I'm Not Smart Enough to Work at Google

But I know what I would want to do there.

October 23, 2013

If I worked at Google I’d spend all my time pursuing one goal.  

That goal would be shift education from a scarce good to an abundant good.

That’s it. One goal. All my time. Nothing else. Education: Scarcity to Abundance.   

I figure that Google has done a pretty good job moving other things that we value from scarcity to abundance (such as information, but other things like productivity tools), why not take a run at education?

This would be very hard. Google would probably fail at reaching this goal. I’d probably fail at Google. But nothing worthwhile is ever easy.   

Would I ever get a shot to pursue (and probably fail at) this single minded goal at Google? Probably not.  

The reason is that I’m probably not smart enough to ever be hired at Google.

I’m in the middle of reading (actually alternating between audio and e-book with Whispersync), Tyler Cowen’s new book  Average Is Over: Powering America Beyond the Age of the Great Stagnation.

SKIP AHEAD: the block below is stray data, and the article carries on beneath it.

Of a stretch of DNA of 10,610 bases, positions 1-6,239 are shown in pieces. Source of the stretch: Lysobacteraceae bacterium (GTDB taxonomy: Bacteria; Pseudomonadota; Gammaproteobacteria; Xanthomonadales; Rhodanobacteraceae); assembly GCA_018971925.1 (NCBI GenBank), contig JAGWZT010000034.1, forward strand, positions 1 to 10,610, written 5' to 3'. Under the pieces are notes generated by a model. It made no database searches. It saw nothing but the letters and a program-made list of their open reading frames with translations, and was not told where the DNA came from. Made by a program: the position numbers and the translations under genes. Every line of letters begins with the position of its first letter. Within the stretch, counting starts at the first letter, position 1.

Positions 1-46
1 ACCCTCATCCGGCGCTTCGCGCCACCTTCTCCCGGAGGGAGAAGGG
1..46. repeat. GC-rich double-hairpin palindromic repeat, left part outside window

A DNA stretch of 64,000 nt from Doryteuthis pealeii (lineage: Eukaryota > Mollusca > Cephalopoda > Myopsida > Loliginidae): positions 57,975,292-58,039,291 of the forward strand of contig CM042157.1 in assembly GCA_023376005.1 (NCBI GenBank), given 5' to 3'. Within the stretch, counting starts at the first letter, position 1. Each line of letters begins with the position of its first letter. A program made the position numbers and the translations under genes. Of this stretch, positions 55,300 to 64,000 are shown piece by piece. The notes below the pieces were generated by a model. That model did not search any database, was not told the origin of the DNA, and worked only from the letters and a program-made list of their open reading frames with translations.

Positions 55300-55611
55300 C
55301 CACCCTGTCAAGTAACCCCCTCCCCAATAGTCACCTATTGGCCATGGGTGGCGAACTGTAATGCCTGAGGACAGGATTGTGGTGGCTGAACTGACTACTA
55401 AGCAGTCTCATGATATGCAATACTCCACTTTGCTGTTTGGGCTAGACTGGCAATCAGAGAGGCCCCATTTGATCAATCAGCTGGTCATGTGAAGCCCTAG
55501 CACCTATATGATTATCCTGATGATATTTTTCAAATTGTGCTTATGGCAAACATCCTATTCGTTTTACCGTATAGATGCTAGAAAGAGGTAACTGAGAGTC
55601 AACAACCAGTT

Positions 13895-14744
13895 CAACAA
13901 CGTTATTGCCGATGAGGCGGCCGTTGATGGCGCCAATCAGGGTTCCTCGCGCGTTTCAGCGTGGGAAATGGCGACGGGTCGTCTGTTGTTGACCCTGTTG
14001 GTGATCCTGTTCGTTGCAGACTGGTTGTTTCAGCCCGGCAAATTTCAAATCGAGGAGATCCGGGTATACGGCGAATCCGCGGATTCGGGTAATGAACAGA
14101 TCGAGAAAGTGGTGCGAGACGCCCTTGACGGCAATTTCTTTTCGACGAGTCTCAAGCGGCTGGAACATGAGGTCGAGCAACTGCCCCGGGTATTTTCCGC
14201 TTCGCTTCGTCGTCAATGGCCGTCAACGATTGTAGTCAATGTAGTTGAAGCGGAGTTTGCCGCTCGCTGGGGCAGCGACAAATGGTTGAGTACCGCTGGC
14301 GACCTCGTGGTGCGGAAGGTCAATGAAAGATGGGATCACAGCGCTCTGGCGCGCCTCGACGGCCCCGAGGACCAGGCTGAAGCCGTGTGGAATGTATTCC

Tyler gives examples of 3 questions that are of the type that Google asks job applicants: 

“How many times a day does a clock’s hands overlap?” 

“You need to figure out the highest floor of a one-hundred-story building an egg can be dropped from without breaking. The question is how many drops you need to make. You are allowed to break two eggs in the process.” 

“The probability of a car passing a certain intersection in a twenty-minute window is 0.9. What is the probability of a car passing the intersection in a five-minute window?”

I have no idea what the answers would be to these questions.  

Thinking about these questions kind of makes my head hurt.  

Sure, I could work to puzzle something out - but I’m betting that the people that Google hires can figure out the answers both more quickly and with greater accuracy than I can.   

What I worry about is that Google’s engineer driven, analytical culture (I’ve heard that non-engineers are referred to as Muggle’s at Google), will limit Google’s reach.  

That Google’s hiring practices, which serve to reflect and reinforce the existing Google culture, selects against people with big ideas but little interest in analytical puzzle solving (or coding).   

If I were to interview at Google I’d want to talk about how we could reach this goal of moving education from scarcity to abundance.   

I doubt that I’d make it past the first round of interviews.

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Joshua Kim

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